The war sequences are immensely brutal, cruel and vindictive, as the Battle of Okinawa is played out to full effect. The utter intensity of the scenes unbelievably surpass the likes of films such as Saving Private Ryan. This is a most amazing feat, especially considering the film's relatively modest budget. During the initial combat sequences, audiences will feel as though they are actually on the front line, which becomes quite a disconcerting experience. Rational viewers are also guaranteed to feel uncomfortable, leaving them questioning the relevance and necessity of war. These sequences will come as a surprise to most audiences, especially considering the relatively optimistic first act and the tame marketing campaign.
Gibson's vision definitely doesn't glorify war, but does portray the World War II warriors from a compassionate perspective. In short, the combat scenes are definitely not for the faint-hearted. Following the initial period of brutality, the battle sequences do ease in their intensity. While the initial scenes are necessary to capture a segment of history, the tone does shift from his dark inception. For the most part, this is actually a good thing. It makes the experience of war on screen slightly more bearable for audiences to watch, and also eases the overall ratings trajectory that the film was destined for. If the movie did maintain its initial level of brutality, it would have undoubtedly scored a R-rating in Australia and a NC-17 rating in the U.S. If there is a criticism to be made, it's that the third act eventually does go down the conventional route of glorifying the American military's existence, rather than expressing the true reality of war and the fact that there are no winners. It also has to be said that the first act overall lacks narrative drive, which is a problem that doesn't resolve until Teresa Palmer makes her first appearance on screen.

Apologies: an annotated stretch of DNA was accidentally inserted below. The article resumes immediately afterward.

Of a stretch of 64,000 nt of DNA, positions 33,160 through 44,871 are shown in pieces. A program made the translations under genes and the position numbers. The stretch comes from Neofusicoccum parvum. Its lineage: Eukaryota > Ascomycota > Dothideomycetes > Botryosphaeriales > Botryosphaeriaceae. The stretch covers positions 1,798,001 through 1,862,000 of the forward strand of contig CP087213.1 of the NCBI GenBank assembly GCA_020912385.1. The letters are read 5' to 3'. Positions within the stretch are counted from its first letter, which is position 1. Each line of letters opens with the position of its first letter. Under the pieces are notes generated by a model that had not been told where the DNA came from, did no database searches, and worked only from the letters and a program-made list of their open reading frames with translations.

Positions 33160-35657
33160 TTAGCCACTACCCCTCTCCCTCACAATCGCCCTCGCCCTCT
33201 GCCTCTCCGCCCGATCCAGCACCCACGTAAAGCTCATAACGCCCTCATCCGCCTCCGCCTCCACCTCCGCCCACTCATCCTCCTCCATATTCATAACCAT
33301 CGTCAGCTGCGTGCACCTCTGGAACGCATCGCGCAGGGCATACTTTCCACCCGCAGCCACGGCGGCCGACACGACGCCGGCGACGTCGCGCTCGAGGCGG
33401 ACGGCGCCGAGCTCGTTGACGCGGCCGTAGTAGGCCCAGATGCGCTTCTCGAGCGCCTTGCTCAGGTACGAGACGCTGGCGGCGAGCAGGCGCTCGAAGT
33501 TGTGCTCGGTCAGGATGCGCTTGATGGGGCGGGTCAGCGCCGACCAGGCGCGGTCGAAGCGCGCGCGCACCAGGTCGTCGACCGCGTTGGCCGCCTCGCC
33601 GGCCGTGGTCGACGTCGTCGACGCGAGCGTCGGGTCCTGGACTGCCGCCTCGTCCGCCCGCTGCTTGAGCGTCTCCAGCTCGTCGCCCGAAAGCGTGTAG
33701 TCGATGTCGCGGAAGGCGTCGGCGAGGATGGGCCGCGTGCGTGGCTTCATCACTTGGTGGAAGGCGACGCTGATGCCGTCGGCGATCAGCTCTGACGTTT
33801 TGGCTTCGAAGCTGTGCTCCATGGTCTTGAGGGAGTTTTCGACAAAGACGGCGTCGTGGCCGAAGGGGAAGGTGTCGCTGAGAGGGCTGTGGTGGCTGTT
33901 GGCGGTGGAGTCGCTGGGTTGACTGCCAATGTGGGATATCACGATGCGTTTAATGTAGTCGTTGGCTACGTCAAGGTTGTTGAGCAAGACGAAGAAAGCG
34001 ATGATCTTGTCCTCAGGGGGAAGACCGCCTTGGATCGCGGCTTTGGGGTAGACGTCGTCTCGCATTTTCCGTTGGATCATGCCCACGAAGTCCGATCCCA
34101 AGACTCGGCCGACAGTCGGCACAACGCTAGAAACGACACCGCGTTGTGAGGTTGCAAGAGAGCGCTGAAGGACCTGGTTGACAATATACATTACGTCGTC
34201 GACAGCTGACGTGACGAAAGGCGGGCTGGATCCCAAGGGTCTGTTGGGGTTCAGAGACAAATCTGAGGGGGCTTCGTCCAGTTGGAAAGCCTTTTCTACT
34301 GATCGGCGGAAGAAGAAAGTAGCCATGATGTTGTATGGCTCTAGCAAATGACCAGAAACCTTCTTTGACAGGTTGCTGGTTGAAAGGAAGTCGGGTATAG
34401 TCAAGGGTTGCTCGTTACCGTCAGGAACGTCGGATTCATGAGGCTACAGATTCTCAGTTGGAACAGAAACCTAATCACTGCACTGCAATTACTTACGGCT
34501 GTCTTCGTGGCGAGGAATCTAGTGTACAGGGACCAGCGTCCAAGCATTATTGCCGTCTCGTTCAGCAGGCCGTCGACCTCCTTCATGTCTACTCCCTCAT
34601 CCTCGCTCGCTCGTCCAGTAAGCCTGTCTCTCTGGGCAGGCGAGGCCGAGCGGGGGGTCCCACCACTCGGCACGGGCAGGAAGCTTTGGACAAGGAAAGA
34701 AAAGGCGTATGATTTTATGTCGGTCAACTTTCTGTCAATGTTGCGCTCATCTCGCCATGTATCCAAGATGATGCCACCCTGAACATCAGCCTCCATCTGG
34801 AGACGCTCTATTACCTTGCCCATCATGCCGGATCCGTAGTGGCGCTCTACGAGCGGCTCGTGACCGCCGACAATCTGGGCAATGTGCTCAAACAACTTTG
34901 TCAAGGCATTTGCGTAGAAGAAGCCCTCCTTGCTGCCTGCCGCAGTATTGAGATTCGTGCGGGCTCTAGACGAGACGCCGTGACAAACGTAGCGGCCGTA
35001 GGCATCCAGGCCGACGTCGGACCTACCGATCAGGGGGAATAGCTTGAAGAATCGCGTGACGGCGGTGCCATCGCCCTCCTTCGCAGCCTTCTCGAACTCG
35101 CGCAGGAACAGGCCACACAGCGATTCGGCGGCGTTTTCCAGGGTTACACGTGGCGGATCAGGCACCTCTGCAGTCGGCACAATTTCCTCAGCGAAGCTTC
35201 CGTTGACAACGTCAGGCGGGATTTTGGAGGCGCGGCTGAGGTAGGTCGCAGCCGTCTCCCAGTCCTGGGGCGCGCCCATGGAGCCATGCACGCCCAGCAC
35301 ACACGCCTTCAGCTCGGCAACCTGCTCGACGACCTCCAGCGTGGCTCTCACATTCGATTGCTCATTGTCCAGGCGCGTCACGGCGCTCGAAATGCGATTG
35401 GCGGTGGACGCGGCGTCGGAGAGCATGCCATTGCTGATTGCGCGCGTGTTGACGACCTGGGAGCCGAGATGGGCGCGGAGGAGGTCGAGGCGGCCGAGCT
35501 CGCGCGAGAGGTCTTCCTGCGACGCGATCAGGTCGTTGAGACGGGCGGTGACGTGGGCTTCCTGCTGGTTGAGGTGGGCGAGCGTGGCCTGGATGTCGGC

Andrew Garfield makes a most admirable effort playing the role of war hero Desmond Doss. His portrayal clearly demonstrates his immense understanding of the character, all while maintaining an element of humility that is rare in actors today. The performance is also extremely respectful, with an attention to detail that is quite amazing. Garfield emulates the real Desmond Doss to near perfection, incorporating nuances to his accent in addition to delivering unique mannerisms and postures that all work extremely well.
However, there are nonverbal characteristics to his performance that are well below what audiences would expect from a character being thrust into such a horrific experience. These are elements that director Mel Gibson would have undeniably brought to the table, especially during his acting prime. Many of these characteristics are clearly displayed in films such as Gallipoli and Braveheart. It is surprising that these acting traits didn't rub off on Garfield. Perhaps this is a further indication that Mel Gibson was one of a kind. Then again, it could be more a reflection of the limited time allocated to the shooting schedule, restricting attention to detail and performance. Subtle elements such as this would have made the whole film experience all the more emotionally engrossing and believable. In addition to this, it would have undeniably made the film an Oscar favourite rather than just an Oscar contender.